I don't always write make files but when I do I like to try and write them well. Trying to make the interface consistent with what other developers might expect is always a struggle. What I am looking for is a summary of all the common make something cleaner (GNU) make targets.

What are the commonly found cleaning make targets?

When is each target normally used?

How does each target compare to others?

I have worked with a system using make clean, make clobber and make mrproper before. Those got steadily more extream with; make clean only tidying up temporaries, make clobber getting rid of most configuration and make mrproper almost going back to a just checked out state. Is that the normal order of things? Should make mrproper always remove the generated binaries and shared libraries for deployment?

Reading around suggests that make distclean tidies things up to the point of being ready to make a distribution package. I would imagine that leaves behind some automatically generated version tagging files, file manifests and shared libraries but possibly strips out temporary files that you would not want archived?

make realclean was completely new to me when I spied it on the GNU Make Goals manual page. As it is listed with distclean and clobber I would guess it had similar effects. Have I never come across it as it is a historical artifact or just quite specific to a set of projects I have to worked on?

Sorry, that is is a bit rambling. I have found various questions and answers that compare one target to the other but none that seemed to give a good overview.

1 Answer 1


Trying to form my own answer based on some research. I think the approximate order of severity is; mostlyclean, clean, maintainer-clean, mrproper, distclean and finally clobber (which is combined distclean and uninstall).

make clean

make clean is the most basic level. It cleans up most generated files but not anything that records configuration. GNU Make Manual's Goals page states:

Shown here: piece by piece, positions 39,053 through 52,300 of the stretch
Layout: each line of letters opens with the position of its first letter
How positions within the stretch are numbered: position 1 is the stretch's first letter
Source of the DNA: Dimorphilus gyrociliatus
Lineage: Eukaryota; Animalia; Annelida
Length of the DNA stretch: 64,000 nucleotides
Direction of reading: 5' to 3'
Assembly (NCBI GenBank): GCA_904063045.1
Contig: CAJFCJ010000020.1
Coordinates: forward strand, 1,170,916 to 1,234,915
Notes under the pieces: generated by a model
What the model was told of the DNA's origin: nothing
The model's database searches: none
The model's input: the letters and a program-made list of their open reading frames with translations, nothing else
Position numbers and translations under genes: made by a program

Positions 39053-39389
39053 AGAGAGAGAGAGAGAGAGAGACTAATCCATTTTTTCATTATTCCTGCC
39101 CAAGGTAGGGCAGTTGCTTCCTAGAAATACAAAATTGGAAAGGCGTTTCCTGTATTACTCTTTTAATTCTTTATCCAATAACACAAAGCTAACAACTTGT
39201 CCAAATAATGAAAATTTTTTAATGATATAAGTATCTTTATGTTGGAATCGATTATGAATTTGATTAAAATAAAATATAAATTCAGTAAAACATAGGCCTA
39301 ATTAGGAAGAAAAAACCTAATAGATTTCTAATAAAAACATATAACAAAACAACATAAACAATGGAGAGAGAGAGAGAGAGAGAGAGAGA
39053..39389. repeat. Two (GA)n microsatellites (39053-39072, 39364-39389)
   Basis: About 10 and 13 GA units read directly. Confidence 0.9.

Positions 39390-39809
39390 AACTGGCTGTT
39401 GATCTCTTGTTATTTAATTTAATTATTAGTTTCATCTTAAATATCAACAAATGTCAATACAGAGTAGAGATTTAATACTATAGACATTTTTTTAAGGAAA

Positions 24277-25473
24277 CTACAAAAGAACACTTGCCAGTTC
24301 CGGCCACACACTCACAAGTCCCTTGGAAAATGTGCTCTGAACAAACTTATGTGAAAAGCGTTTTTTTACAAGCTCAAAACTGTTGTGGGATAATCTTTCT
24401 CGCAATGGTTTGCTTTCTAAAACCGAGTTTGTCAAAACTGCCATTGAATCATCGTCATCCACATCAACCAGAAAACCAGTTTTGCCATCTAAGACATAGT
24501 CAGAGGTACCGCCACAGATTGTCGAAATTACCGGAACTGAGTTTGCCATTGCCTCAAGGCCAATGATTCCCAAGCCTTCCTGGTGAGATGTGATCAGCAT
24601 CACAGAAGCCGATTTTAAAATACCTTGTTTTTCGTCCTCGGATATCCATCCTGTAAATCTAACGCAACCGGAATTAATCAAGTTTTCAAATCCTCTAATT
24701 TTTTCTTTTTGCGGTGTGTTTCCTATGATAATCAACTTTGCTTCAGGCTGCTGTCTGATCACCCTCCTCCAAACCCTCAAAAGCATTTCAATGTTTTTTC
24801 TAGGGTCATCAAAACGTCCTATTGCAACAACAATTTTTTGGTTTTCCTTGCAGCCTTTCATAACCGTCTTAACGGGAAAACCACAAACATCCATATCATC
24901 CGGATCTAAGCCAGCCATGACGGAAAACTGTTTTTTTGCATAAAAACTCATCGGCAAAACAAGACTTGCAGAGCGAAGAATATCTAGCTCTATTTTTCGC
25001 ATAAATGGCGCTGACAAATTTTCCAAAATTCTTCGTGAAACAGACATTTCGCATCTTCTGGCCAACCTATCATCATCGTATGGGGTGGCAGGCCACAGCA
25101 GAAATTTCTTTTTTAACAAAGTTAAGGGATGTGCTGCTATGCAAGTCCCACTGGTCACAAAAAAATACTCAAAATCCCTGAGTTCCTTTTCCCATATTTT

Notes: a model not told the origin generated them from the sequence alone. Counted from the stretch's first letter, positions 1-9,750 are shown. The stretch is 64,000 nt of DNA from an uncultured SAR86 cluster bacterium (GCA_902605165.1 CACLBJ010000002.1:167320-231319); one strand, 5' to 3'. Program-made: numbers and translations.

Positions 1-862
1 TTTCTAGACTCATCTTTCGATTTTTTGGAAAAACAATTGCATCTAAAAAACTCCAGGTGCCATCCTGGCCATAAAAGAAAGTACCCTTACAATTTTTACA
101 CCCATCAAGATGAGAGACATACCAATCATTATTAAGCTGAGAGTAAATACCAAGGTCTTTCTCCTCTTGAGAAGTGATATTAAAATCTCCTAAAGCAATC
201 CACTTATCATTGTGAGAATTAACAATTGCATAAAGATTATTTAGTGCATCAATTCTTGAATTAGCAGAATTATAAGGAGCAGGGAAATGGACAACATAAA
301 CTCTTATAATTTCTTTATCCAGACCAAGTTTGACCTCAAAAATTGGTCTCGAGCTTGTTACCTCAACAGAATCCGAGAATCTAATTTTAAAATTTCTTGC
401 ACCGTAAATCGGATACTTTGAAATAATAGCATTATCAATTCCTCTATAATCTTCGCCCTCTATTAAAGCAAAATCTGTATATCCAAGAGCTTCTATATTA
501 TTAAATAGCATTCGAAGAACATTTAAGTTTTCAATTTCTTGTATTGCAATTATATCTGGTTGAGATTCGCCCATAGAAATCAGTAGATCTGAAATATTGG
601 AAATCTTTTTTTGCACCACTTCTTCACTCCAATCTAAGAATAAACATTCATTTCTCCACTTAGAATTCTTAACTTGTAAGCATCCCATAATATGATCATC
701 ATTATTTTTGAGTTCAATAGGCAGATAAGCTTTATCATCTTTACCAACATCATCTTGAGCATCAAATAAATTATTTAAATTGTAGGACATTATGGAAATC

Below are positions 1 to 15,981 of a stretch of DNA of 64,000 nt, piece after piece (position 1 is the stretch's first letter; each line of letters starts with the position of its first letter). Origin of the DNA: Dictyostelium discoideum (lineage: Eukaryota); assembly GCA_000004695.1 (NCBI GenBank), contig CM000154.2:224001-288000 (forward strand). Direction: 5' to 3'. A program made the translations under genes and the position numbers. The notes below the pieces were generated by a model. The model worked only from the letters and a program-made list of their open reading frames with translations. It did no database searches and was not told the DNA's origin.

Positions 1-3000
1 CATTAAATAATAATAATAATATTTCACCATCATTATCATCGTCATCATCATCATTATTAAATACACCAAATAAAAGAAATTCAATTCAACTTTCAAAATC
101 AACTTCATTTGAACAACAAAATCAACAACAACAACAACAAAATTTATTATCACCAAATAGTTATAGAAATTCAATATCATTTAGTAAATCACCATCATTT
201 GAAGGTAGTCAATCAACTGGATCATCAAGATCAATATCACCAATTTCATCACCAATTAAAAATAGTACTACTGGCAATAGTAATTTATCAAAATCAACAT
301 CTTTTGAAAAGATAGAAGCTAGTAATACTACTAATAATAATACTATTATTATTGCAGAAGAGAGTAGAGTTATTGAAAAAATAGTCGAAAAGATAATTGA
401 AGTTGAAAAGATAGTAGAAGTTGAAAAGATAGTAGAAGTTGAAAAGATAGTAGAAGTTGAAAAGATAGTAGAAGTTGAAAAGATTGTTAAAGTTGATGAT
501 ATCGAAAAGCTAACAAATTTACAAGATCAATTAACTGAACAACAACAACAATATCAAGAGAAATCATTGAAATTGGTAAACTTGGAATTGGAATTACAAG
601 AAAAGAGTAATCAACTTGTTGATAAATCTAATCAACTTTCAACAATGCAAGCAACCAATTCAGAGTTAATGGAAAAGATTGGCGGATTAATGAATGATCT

Delete all files that are normally created by running make.

Further, the GNU Make Manual's Standard Targets page stages:

Delete all files in the current directory that are normally created by building the program. Also delete files in other directories if they are created by this makefile. However, don’t delete the files that record the configuration. Also preserve files that could be made by building, but normally aren’t because the distribution comes with them. There is no need to delete parent directories that were created with ‘mkdir -p’, since they could have existed anyway.

Delete .dvi files here if they are not part of the distribution.

make mostlyclean

make mostlyclean is the only gentler form of clean I have found, it behaves like clean but leaves behind files that would take a long time to compile and do not often need to be regenerated.

The GNU Make Manual's Standard Targets page stages:

Like ‘clean’, but may refrain from deleting a few files that people normally don’t want to recompile. For example, the ‘mostlyclean’ target for GCC does not delete libgcc.a, because recompiling it is rarely necessary and takes a lot of time.

make distclean

make distclean is the first step up from the basic make clean on many GNU Make systems. It seems to be pseudonymous or at least very similar to with make realclean and make clobber in many, but not all cases. It will delete everything that make clean does and remove the configuration.

In the Linux system this is one step beyond make mrpropper, see the section below for details.

I am not sure if the name implies that things are being made clean enough for distribution (the forming of a tar archive) or that the process is returning them to the state equal to what was distributed (just as things were immediately after unpacking a tar archive).

GNU Make Manual's Goals page states:

Any of these targets might be defined to delete more files than ‘clean’ does. For example, this would delete configuration files or links that you would normally create as preparation for compilation, even if the makefile itself cannot create these files.

Further, the GNU Make Manual's Standard Targets page stages:

Delete all files in the current directory (or created by this makefile) that are created by configuring or building the program. If you have unpacked the source and built the program without creating any other files, ‘make distclean’ should leave only the files that were in the distribution. However, there is no need to delete parent directories that were created with ‘mkdir -p’, since they could have existed anyway.

make uninstall